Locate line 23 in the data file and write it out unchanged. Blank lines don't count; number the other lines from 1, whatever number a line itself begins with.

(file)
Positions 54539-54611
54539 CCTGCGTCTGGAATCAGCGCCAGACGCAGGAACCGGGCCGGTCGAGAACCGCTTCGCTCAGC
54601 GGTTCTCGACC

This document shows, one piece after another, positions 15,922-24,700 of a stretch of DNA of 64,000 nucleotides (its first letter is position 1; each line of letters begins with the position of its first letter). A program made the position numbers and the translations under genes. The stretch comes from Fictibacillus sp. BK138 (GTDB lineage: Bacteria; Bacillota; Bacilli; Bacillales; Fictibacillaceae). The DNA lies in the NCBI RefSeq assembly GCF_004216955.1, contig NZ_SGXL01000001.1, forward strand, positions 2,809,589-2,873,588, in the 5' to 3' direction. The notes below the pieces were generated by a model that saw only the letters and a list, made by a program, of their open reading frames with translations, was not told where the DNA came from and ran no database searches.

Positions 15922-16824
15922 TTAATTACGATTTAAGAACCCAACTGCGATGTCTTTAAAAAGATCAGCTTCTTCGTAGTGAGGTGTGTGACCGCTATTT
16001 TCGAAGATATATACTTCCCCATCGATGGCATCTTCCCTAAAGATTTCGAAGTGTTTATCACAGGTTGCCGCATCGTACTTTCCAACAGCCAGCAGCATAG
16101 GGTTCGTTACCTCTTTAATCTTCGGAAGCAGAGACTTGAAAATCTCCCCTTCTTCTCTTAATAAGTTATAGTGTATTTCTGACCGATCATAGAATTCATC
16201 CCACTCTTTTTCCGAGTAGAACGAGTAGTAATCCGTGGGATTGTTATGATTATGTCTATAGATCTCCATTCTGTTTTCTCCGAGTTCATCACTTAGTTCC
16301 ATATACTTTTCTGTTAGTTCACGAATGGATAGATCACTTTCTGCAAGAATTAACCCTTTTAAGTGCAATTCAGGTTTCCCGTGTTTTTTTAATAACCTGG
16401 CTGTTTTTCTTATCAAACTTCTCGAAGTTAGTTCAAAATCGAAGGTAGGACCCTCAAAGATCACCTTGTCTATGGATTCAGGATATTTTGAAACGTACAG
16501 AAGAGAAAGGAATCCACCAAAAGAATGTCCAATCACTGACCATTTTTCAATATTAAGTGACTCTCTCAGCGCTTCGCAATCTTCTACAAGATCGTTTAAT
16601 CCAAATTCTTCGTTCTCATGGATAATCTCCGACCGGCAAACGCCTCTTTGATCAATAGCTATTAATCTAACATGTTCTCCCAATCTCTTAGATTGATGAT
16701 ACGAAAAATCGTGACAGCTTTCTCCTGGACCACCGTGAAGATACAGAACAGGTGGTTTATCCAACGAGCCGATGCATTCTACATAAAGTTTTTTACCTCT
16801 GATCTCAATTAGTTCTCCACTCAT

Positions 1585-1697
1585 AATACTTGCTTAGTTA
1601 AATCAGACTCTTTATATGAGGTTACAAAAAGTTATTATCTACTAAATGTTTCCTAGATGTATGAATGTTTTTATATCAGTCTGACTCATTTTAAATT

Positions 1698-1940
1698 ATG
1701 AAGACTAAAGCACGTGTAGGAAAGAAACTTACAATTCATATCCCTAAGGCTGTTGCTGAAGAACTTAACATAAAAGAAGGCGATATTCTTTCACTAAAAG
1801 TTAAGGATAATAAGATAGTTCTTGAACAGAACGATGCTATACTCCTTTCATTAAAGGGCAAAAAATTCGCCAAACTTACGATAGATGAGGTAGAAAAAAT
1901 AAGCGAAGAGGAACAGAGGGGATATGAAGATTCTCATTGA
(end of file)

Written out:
1901 AAGCGAAGAGGAACAGAGGGGATATGAAGATTCTCATTGA